Mohamed El Hawawy / Joint Managing Partner, Dubai / Dubai
M +971 56 174 4085
D +971 4 307 6059
Our Dubai team includes Arabic speakers and have expertise in English and UAE law.
Our lawyers have expertise across all the firm’s core business areas of aviation, business & finance, construction, energy, insurance & reinsurance, international trade and shipping. We also work in all forms of local, regional and international arbitration, litigation and ADR.
Our team includes a number of Arabic speakers who are qualified in and familiar with the laws of other states in the MENA region. We are registered with the Dubai International Financial Centre (DIFC) and have rights of audience before the DIFC Courts.
The Maze Tower, 10th Floor,
Sheikh Zayed Road
P.O. Box 123004
United Arab Emirates
Abu Dhabi Global Market (ADGM) is to expand its reach with the inclusion of Al Reem Island, creating one of the largest financial districts in the world.
04-05-2023 / Commodities & Trade, Energy & Infrastructure, Hospitality & Leisure, Maritime, TMT
KSA has been actively pursuing economic diversitication for investors to do business in the Kingdom. The first Special Economic Zone has now been established, with special commercial regulations.
The Saudi Centre for Commercial Arbitration (SCCA) has recently updated its arbitration rules, which came into effect on 1 May 2023 (the Rules). We provide an overview of the key changes.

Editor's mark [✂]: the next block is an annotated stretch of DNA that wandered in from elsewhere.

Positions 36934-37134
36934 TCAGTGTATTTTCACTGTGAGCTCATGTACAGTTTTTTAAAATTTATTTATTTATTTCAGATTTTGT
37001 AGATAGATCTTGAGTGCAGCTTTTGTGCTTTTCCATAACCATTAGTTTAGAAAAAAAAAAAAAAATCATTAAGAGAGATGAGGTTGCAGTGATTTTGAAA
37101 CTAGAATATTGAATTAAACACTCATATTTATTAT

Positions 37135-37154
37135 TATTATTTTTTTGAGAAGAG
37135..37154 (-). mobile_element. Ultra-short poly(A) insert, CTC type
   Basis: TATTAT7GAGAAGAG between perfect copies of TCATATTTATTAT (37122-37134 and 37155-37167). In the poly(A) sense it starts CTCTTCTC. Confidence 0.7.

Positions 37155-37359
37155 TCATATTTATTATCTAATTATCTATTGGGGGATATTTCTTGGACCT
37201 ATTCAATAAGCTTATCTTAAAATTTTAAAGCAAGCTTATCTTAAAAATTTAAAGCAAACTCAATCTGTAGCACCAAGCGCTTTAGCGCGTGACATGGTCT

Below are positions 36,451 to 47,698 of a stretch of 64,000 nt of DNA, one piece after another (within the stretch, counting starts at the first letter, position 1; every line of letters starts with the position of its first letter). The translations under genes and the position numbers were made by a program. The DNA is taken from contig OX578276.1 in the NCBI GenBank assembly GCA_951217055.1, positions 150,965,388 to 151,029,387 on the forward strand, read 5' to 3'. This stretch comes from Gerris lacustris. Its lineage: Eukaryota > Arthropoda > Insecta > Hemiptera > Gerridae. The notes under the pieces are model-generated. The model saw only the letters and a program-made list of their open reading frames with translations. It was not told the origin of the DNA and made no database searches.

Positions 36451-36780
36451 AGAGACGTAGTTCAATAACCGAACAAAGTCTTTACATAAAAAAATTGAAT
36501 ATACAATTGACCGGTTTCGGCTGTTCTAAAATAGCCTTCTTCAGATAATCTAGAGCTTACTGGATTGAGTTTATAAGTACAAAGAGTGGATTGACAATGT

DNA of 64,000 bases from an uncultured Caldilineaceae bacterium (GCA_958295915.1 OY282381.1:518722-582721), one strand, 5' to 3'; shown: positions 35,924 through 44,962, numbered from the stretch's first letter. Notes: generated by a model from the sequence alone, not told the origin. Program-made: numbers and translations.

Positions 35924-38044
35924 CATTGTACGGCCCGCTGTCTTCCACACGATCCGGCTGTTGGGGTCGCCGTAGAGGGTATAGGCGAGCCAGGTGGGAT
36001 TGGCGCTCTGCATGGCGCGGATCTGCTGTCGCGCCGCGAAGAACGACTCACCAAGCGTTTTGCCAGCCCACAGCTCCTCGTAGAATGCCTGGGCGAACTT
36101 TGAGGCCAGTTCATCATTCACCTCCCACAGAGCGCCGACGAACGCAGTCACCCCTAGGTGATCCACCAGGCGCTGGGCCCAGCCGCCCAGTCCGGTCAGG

09-01-2023 / Maritime
We are delighted to share that Mohamed El Hawawy, Joint Managing Partner, and Natalie Jensen, Partner, from our Dubai office, have contributed the UAE chapter to the recently published Sixth Edition of the Third Party Litigation Funding Law Review.
22-11-2022 / Commodities & Trade
Heytex Bramsche GmbH v. Unity Trade Capital Ltd  EWHC 2488 (Ch) The Court has rejected a finance company’s contention that the documents presented under a letter of credit (LC) that it had issued were discrepant, rendering the LC void. Among other things, the issuer had sought to argue that the standard UCP 600 terms that were incorporated into the LC had been modified and overriden by additional terms, such that the documents were discrepant. The Court, however, emphasised that clear notice would have to be given to effectively incorporate such additional terms which were a clear departure from the UCP 600 and which conflicted with the commercial nature of a LC. Here, any notice given was insufficient and the issuer remained liable under the terms of the LC.